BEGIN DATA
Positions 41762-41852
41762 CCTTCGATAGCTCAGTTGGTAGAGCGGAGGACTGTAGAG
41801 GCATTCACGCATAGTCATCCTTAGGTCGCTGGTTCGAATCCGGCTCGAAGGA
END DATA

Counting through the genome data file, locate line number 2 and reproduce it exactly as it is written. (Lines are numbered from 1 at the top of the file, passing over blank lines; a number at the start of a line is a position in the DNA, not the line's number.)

41762 CCTTCGATAGCTCAGTTGGTAGAGCGGAGGACTGTAGAG